Asserting that "nobody should take anything for granted with respect to EFCA," Yerkes offered several suggestions to help companies prepare for any legislation or rulemaking that would make it easier for unions to organize:

  • Contact your elected officials. "If you were ever inclined to be politically active, even as a manufacturer, and have interface with your congress [members] and Senators, this is the time," Yerkes said, adding that Barnes & Thornburg provides templates for e-mail letters to elected officials. "That really is a very effective way to stay in front of them on the issue."
  • Educate at the community level. "I've been involved in a number of community programs where one or two manufacturers have gotten together and created a program to educate all of their manufacturing peers who might not otherwise be aware of the dangers of EFCA," Yerkes said. "...I think the manufacturing community and business community in general needs to be speaking with one voice and making sure that not only are they heard in their communities, but all of those employers know how to address the threat, because if one employer gets organized, it's easier then to go organize the next employer."
  • Train front-line supervisors and employees. Manufacturers need to do a better job of training front-line supervisors and managers on the implications of EFCA "because the historical information and all of our experience teaches us that if you have strong and thoughtful supervisors and managers, the ability of a union to organize goes down dramatically," Yerkes said. Companies need to provide supervisors and managers "with information that they can either respond to questions, respond to misinformation on the floor or simply look for opportunities to raise the issue with employees when a favorable topic arises during the course of a day."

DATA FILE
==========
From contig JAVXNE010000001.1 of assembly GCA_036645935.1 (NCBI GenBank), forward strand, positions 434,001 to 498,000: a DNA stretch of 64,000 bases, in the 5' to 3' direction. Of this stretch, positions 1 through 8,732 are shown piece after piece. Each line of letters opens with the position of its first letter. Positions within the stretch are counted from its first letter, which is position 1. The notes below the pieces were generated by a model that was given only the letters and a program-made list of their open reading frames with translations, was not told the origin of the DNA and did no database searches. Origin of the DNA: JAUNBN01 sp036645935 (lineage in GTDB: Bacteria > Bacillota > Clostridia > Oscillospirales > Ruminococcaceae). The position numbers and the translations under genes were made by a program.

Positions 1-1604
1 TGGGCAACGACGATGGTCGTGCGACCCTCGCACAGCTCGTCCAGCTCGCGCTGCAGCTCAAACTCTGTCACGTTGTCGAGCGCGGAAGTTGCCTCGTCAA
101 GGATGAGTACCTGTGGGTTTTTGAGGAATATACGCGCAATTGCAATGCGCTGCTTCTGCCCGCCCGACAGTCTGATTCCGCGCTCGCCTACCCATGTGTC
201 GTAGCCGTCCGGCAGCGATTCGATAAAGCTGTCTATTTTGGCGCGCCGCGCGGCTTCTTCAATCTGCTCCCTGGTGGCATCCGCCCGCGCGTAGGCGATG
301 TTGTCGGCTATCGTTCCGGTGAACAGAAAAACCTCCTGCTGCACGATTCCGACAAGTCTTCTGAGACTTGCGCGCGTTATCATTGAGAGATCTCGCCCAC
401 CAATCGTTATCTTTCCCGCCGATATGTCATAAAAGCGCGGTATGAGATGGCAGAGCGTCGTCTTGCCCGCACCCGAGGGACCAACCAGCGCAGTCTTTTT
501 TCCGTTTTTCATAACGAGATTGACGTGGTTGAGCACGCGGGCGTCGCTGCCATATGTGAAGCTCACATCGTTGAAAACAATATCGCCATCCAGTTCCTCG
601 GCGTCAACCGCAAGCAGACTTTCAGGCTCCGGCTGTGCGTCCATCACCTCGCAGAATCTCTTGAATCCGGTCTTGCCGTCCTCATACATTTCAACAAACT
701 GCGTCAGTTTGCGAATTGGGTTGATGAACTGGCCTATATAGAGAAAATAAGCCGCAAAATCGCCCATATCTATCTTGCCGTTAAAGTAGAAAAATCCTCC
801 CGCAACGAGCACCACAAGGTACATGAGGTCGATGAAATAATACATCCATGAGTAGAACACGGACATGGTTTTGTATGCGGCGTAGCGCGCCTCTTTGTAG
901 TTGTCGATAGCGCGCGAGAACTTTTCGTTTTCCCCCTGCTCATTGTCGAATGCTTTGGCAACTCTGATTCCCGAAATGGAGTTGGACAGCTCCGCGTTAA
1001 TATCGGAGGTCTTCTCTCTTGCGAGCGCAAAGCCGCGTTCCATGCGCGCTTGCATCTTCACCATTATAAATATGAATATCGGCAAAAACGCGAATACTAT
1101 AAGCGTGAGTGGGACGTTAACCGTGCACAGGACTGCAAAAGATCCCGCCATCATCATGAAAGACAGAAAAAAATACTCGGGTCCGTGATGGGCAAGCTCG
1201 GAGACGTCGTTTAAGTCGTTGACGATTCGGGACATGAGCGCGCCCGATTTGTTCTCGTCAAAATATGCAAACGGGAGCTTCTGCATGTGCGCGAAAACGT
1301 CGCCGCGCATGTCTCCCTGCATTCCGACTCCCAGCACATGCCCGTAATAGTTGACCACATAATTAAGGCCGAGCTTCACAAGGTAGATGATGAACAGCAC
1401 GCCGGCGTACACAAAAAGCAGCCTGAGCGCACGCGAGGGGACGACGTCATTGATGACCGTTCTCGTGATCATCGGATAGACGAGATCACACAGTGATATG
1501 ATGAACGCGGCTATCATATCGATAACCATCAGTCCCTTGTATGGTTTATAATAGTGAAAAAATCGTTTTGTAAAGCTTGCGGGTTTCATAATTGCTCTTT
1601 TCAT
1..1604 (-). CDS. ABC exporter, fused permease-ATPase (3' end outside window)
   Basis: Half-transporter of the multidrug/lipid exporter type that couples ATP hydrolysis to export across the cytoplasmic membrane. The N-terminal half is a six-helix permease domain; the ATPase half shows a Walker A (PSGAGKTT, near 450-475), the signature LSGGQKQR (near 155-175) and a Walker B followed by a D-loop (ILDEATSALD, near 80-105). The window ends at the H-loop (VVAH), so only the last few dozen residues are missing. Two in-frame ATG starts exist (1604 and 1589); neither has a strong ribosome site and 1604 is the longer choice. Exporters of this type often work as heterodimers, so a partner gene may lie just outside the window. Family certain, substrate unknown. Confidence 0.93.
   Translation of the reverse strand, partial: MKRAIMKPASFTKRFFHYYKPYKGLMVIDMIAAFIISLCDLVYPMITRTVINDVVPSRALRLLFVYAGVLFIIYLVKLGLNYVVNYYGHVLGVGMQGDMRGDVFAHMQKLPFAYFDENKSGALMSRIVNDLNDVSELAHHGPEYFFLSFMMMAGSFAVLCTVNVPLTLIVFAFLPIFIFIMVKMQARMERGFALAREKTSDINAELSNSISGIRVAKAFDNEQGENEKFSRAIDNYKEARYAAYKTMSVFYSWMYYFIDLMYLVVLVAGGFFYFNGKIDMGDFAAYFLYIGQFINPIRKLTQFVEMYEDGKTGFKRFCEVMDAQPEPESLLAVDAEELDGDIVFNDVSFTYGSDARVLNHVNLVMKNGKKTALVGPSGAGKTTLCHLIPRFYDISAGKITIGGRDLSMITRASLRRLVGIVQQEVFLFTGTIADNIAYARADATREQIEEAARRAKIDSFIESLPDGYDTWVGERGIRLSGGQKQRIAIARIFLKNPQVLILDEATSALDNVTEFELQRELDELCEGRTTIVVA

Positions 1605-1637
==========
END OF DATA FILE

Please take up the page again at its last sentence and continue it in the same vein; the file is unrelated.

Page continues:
Yerkes also said that manufacturers should be "more willing to consider training employees," noting that his clients that have made presentations to their employees about EFCA have received an "overwhelmingly favorable" response. "These meetings are not run by lawyers or outsiders," Yerkes explained. "These meetings are run by managers -- people in touch with employees on a day-to-day basis -- and they model the very relationship that an employer is telling an employee that it wants to have and why a union is unnecessary -- that is the ability to sit down with them one on one and talk through issues of mutual concern."

About the Author

Josh Cable | Former Senior Editor

Former Senior Editor Josh Cable covered innovation issues -- including trends and best practices in R&D, process improvement and product development. He also reported on the best practices of the most successful companies and executives in the world of transportation manufacturing, which encompasses the aerospace, automotive, rail and shipbuilding sectors. 

Josh also led the IndustryWeek Manufacturing Hall of Fame, IW’s annual tribute to the most influential executives and thought leaders in U.S. manufacturing history.

Before joining IndustryWeek, Josh was the editor-in-chief of Penton Media’s Government Product News and Government Procurement. He also was an award-winning beat reporter for several small newspapers in Northeast Ohio.

Josh received his BFA in creative writing from Bowling Green University, and continued his professional development through course-work at Ohio University and Cuyahoga Community College.

A lifelong resident of the Buckeye State, Josh currently lives in the Tremont neighborhood of Cleveland. When the weather cooperates, you’ll find him riding his bike to work, exercising his green thumb in the backyard or playing ultimate Frisbee.